What are we missing in the clinical trials of focal segmental glomerulosclerosis?

Ladan Zand, Richard J. Glassock, An S. De Vriese, Sanjeev M Sethi, Fernando Custodio Fervenza

Research output: Contribution to journalReview article

6 Citations (Scopus)

Abstract

Focal segmental glomerulosclerosis (FSGS) is a lesion and not a disease. This conundrum is the crux of controversies regarding interventions to alter its natural history. In the broadest sense, the lesion can be primary (idiopathic), or secondary to a process originating outside the kidneys or to a genetic mutation. The organ-based target is the podocyte, and the mechanisms responsible for the podocytopathy are numerous and diverse. Recurrence of primary FSGS in renal allografts provides the best evidence for the existence of a circulating factor or factors, the nature of which remains uncertain. The separation of primary from secondary FSGS clinically and pathologically is challenging, but full-blown nephrotic syndrome and diffuse (universal) foot process effacement are strong signals for a primary form of FSGS. It is imperative that clinical trials designed to investigate therapeutic strategies for patients with a lesion of FSGS pay careful attention to the separation of primary from secondary forms of FSGS. This critical review provides a rationale and a process for helping to ensure that this is accomplished, such that clinical trials provide useful information and treatment responsiveness applicable to the primary forms of FSGS.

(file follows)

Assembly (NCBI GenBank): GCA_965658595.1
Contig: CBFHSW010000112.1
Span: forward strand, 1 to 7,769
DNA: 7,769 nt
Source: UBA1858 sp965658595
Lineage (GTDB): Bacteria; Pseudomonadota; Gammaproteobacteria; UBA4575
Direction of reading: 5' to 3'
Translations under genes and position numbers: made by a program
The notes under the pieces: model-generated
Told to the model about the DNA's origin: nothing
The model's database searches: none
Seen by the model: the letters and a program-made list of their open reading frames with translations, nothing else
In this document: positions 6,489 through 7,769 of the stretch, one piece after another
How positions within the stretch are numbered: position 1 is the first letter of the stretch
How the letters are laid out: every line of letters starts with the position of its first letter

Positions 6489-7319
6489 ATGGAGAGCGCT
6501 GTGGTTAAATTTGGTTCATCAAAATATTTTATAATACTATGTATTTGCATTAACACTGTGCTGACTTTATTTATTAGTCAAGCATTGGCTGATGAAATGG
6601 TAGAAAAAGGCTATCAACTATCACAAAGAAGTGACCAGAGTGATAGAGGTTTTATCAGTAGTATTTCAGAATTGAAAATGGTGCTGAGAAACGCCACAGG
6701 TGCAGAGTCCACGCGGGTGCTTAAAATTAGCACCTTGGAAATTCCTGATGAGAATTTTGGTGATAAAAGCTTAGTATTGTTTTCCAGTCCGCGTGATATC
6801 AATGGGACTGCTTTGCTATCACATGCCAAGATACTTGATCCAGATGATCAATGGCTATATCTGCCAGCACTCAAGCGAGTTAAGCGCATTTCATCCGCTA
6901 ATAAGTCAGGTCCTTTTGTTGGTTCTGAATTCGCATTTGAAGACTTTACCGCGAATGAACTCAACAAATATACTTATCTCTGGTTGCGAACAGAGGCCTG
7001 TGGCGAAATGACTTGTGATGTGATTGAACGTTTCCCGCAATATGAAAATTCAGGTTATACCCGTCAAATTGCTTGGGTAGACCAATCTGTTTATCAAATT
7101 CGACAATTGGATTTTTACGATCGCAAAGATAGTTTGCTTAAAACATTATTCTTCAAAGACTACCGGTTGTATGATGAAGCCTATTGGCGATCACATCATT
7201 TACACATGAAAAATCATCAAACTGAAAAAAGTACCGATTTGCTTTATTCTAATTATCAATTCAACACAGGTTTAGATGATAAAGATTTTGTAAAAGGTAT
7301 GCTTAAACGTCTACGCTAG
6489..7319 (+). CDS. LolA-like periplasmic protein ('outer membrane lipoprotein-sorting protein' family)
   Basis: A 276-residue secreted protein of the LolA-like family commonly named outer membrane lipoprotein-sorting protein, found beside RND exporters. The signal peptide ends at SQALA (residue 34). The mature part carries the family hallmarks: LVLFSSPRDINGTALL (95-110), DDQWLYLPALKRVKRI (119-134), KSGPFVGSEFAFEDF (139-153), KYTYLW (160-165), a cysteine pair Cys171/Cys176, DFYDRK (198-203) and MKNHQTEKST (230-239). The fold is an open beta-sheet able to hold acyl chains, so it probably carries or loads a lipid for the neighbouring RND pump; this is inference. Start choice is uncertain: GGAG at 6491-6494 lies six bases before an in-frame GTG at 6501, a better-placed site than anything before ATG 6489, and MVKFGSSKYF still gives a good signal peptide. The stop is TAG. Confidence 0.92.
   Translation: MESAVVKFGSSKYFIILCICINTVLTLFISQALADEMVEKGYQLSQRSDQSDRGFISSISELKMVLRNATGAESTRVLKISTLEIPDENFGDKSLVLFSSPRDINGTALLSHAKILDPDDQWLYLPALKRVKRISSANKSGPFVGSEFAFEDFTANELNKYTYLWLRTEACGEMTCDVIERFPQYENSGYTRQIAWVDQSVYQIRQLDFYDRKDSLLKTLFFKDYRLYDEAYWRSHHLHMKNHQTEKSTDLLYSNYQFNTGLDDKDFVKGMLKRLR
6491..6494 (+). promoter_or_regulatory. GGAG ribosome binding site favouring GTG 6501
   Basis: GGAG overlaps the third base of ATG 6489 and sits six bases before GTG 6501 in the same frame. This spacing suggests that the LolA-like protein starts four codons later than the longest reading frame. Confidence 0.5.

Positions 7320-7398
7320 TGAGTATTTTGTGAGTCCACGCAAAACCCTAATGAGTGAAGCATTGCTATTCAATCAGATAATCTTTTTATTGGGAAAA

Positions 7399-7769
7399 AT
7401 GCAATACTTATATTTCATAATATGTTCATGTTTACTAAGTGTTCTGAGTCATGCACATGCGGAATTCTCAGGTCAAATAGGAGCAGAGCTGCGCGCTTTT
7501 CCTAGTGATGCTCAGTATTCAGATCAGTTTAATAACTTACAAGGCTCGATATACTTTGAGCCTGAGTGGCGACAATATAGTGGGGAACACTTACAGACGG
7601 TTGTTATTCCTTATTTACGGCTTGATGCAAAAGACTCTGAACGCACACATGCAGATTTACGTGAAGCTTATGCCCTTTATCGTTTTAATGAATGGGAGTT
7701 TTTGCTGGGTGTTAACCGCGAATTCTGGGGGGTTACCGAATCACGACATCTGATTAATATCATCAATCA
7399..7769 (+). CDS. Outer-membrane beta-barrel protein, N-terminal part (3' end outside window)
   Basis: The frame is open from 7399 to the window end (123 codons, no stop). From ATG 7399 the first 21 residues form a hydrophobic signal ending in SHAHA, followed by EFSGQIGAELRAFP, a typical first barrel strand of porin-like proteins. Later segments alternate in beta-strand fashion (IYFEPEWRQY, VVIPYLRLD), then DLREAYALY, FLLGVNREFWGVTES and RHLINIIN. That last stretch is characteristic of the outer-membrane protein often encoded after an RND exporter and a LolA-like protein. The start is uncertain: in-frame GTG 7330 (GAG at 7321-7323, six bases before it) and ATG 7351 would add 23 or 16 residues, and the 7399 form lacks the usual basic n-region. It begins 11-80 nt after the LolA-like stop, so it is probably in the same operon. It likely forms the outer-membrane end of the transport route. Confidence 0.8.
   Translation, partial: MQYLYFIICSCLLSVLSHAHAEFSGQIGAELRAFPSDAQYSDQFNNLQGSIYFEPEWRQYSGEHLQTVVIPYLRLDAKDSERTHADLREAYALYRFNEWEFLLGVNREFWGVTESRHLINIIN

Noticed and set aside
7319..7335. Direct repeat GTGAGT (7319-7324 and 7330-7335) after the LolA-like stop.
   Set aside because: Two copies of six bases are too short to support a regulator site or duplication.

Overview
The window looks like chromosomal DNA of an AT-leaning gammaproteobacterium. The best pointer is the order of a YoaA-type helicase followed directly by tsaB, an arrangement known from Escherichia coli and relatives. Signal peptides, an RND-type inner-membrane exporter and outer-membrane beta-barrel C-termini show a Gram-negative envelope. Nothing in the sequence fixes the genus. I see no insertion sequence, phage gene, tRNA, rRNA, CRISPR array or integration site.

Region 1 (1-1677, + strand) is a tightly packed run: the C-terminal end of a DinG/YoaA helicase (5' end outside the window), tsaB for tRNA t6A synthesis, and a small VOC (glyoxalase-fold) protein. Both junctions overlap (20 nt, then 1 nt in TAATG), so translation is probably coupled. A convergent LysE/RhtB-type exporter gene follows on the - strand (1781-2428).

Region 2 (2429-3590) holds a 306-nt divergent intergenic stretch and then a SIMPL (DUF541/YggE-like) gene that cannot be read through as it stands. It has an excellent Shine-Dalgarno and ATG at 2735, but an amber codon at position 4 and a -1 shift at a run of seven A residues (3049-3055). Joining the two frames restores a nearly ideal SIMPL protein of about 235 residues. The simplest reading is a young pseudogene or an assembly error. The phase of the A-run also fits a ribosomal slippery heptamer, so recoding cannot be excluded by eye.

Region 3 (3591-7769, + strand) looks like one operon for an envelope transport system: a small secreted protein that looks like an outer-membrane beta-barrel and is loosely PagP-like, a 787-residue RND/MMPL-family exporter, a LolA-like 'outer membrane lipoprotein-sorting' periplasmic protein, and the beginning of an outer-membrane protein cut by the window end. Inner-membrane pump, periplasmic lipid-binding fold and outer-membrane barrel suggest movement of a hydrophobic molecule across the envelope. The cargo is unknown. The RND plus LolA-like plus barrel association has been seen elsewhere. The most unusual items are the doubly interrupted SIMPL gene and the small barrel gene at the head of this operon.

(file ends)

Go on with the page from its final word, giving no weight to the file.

Fingerprint

Focal Segmental Glomerulosclerosis
Clinical Trials
Kidney
Podocytes
Nephrotic Syndrome
Natural History
Allografts
Foot
Recurrence
Mutation
Therapeutics

Keywords

  • clinical trials
  • electron microscopy
  • focal segmental glomerulosclerosis
  • nephrotic syndrome
  • secondary FSGS

ASJC Scopus subject areas

  • Nephrology
  • Transplantation

Cite this

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title = "What are we missing in the clinical trials of focal segmental glomerulosclerosis?",